Jim
Jim Zimmerman
Alpine Custom Jewellers & Repair
http://www.handengravingcanada.com


#8

Hi Jim,

I had one jeweler that wanted to use Hoke torches. I didn't really
have a problem with that since I learn on them. The thing is about
Hoke is they work with a brass needle valve that has a metal on
metal seat. If the machining is out even a little when they're
made then they leak. 

I think you nailed this problem right on the head Jim. These are
Hoke torches (which I really like) but they do have brass needle
valves that seat brass on brass. We took two of them apart and the
two valves were slightly different from each other which I thought
was weird. In defense to the much maligned Hoke torch, we do have 10
of them in the shop and these are all that have leaked, and I have
always used them (30 years) and this is the first problem I’ve had.
But listening to my own defense isn’t very convincing I guess when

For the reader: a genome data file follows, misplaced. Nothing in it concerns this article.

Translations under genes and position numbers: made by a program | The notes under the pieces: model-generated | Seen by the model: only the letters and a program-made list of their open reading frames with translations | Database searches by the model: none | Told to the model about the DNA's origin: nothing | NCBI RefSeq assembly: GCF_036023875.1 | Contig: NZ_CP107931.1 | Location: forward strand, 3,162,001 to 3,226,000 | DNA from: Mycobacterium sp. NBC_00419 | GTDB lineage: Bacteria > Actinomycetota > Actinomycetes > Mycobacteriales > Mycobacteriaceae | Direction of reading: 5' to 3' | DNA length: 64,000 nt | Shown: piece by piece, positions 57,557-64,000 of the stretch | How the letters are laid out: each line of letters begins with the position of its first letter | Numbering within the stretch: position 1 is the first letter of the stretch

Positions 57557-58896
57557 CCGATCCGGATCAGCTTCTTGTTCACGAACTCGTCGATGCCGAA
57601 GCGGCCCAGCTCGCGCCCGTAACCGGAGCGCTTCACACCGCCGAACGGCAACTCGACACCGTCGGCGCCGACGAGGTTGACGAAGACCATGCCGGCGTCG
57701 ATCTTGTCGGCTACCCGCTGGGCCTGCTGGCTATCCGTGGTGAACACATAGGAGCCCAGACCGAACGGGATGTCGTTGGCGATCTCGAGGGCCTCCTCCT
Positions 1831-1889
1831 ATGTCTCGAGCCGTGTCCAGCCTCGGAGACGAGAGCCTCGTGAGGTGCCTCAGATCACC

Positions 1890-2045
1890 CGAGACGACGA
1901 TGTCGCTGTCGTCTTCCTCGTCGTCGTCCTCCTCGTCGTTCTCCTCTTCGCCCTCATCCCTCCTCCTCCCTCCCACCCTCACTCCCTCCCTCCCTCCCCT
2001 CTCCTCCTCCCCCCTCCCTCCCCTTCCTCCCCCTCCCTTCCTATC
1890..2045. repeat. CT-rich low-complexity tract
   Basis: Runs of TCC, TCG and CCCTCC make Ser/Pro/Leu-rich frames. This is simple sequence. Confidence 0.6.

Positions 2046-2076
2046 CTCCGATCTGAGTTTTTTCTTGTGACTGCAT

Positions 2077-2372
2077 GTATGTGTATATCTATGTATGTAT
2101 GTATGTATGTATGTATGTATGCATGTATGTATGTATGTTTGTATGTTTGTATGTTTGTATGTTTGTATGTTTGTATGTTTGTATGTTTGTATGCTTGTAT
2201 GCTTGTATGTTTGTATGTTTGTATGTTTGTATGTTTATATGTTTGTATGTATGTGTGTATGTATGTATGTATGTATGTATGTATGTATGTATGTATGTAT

20% of our torches are leaking! I’m still going to try to get them
fixed, Dave"s suggestion made sense and I also plan on trying to
contact the manufacturer to see if they will stand behind their
product.

Mark


#9

Hi Mark,

I know what ya mean about having got used to them. I love the way
the feels in your hand. The one I learned on was great. It two year
of
constant use to get it there, but the valves were smooth as silk. I
thought I had great tecknique in my second year on the bench till the
Italion came in.

We had this guy come in to get us caught up with work. He had worked
in a italion factory where he had learned. Oh my gosh, he use the
biggest tip we had and the flame was a foot long. He held the rings
in his fingers while he solder them. He had scar tissue build up on
the tips and it would burn as he solder away. He was just incredible
fast.

I did learn a few things from him but never really tried to copy the
way he did thing to closely. There have been a few thing that I’ve
change over the years that are different from when I learned. My own
shop doesn’t have the faint gas smell to it like the old shops used
to. I painted the wall white, to reflect more light. The old shops
were always gray with soot.

I swear half of the jewellers were deaf because of the Handler dust